Wednesday, July 8, 2009

PTWSW #12: The 1915 Boston Red Sox

Manager: Bill Carrigan
Record: 101-50
Ballpark: Fenway Park
Owner: Joseph Lannin

Future Hall of Famers: Harry Hooper, Herb Pennock, Babe Ruth, Tris Speaker

Team Leaders, Batting

BA: Tris Speaker, .322
OBP: Tris Speaker, .416
SLG: Tris Speaker, .411
OPS: Tris Speaker, .827
2B: Duffy Lewis, 31
3B: Harry Hooper, 13
HR: Babe Ruth, 4
RBI: Duffy Lewis, 76
BB: Harry Hooper, 89
SB: Tris Speaker, 29

Team Leaders, Pitching

Rube Foster, Ernie Shore, 19
SO: Dutch Leonard, 116
ERA: Joe Wood, 1.49 (AL leader)
IP: Rube Foster, 255.1
CG: Rube Foster, 21
SHO: Rube Foster, 5
K/BB: Dutch Leonard, 1.73
SV: Carl Mays, 7 (AL leader)


Oldest Player: Heinie Wagner (b. September 23, 1880)

Youngest Player: Babe Ruth (b. February 6, 1895)

First to Leave Us: Heinie Wagner (d. March 20, 1943)

Last Survivor: Joe Wood (d. July 27, 1985)

First in Majors: Heinie Wagner (debut July 1, 1902)

Last in Majors: Babe Ruth (final game May 30, 1935)

First to Play For the Franchise: Bill Carrigan (July 7, 1906). The player-manager had better have some tenure!

Last to Play For the Franchise: Herb Pennock (August 27, 1934). After eleven years with the Yankees Pennock returned to Boston to finish out his career.

Pre-union Team: The 1912-14 Philadelphia Athletics and the 1913 Detroit Tigers had two each.

Reunion Team: The 1923 New York Yankees won the first World Series in franchise history with five former members of this team: Carl Mays, Mike McNally, Herb Pennock, Babe Ruth and Everett Scott.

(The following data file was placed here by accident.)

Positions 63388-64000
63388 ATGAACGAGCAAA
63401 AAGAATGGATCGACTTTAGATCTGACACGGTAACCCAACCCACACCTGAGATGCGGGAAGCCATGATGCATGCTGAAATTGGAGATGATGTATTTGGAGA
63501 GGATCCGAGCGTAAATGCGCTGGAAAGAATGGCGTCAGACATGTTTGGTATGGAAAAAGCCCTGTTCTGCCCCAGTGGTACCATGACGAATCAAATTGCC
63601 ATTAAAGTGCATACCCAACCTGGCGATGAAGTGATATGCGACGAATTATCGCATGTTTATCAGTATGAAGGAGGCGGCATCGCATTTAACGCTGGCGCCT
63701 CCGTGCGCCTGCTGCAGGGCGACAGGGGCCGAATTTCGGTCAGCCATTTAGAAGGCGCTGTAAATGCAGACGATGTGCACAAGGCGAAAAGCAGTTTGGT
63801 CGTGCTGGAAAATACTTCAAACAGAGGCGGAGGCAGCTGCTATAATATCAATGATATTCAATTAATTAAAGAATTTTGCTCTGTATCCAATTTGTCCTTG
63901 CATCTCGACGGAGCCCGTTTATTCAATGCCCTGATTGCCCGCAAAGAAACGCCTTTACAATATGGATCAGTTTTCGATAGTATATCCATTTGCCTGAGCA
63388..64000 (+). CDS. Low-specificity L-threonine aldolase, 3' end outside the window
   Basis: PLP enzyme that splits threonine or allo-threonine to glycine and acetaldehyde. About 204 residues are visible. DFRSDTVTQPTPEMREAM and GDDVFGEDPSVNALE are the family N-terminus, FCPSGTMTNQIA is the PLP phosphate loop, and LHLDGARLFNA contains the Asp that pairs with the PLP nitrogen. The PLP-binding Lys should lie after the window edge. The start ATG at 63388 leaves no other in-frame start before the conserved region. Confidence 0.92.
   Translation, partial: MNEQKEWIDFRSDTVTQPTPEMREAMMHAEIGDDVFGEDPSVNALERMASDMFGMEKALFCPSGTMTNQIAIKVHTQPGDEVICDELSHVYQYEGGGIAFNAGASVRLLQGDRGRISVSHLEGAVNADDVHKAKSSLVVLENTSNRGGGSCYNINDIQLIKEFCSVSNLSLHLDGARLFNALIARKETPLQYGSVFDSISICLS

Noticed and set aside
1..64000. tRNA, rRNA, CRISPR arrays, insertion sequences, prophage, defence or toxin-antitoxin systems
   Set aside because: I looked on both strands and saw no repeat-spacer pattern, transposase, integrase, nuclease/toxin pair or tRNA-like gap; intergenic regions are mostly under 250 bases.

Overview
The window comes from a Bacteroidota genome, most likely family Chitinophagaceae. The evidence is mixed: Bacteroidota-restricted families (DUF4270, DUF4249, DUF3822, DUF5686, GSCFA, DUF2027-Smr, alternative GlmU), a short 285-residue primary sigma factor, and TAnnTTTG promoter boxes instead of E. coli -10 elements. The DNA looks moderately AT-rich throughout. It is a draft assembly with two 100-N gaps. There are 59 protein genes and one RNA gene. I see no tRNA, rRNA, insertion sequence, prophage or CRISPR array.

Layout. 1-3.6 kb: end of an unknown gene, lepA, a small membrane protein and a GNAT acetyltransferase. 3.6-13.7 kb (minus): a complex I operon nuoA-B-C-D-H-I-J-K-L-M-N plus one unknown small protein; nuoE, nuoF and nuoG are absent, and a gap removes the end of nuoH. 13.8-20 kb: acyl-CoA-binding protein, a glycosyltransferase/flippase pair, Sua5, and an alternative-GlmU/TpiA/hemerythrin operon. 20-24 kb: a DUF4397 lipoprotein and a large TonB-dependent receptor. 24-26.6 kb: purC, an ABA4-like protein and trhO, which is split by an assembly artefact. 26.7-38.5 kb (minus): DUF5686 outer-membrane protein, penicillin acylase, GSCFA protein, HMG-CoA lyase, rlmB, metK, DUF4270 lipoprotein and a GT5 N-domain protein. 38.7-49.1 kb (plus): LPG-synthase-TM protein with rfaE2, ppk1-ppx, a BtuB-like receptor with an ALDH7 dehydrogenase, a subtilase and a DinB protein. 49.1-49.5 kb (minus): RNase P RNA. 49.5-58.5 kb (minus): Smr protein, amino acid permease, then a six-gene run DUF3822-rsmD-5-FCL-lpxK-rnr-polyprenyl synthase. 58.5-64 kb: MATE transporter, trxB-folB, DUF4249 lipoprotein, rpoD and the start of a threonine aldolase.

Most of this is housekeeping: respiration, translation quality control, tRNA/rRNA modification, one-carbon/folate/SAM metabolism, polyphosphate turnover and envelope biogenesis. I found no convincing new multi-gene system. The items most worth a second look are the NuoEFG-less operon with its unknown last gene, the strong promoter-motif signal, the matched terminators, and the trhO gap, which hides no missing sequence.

Season Summary

The Red Sox' 1915 season saw an exciting pennant race and the emergence of a new star. That star was none other than Babe Ruth, who became a full-time member of the starting rotation after a brief callup the previous season. He went 18-8 with a 114 ERA+ and also led the team with four home runs, two more than any of his teammates. When he wasn't pitching he was used several times as a pinch-hitter.

As for that pennant race, it was between three teams: the Red Sox, the Tigers and the White Sox. The Tigers took the early lead, but the White Sox overtook them in mid-May and mostly held onto it until a July series with the Red Sox. The Red Sox hadn't been more than 6.5 games out of first all season, and they were gaining momentum after the acquisition of star shortstop Jack Barry from the Athletics (whom they used to plug their hole at second base). The carmine calcetines won four out of five in Chicago to grab first place. The Tigers briefly went on a hot streak in August that put them ahead of Boston for two days, but the Red Sox took first right back and held onto it for the rest of the season. The White Sox faded away down the stretch, but the Tigers battled to the end. They became the first American League team to win 100 games and not the pennant.

Like the Braves the season before, the Red Sox were the worst base-stealing team in the league. Other than that, they were a remarkably well-balanced squadron. The only statistic in which they led the league was Defensive Efficiency (which obviously didn't exist at the time), but they were among leaders in just about every other major stat.

The Red Sox had lent Fenway Park to their National League citymates during the previous pennant drive when the Braves' aging South End Grounds proved smaller than fan interest demanded. With the opening of Braves Field in 1915 and its Major League-high seating capacity, the Braves were kind enough to return the favor. The young ballpark hosted the Red Sox' World Series home games. The BoSox dropped Game 1 to Pete Alexander and the Philadelphia Phillies, but they proceeded to win four straight one-run games and capture the franchise's third World Series title. Harry Hooper's solo homer in the top of the ninth gave the Red Sox the last run they needed in Game 5.


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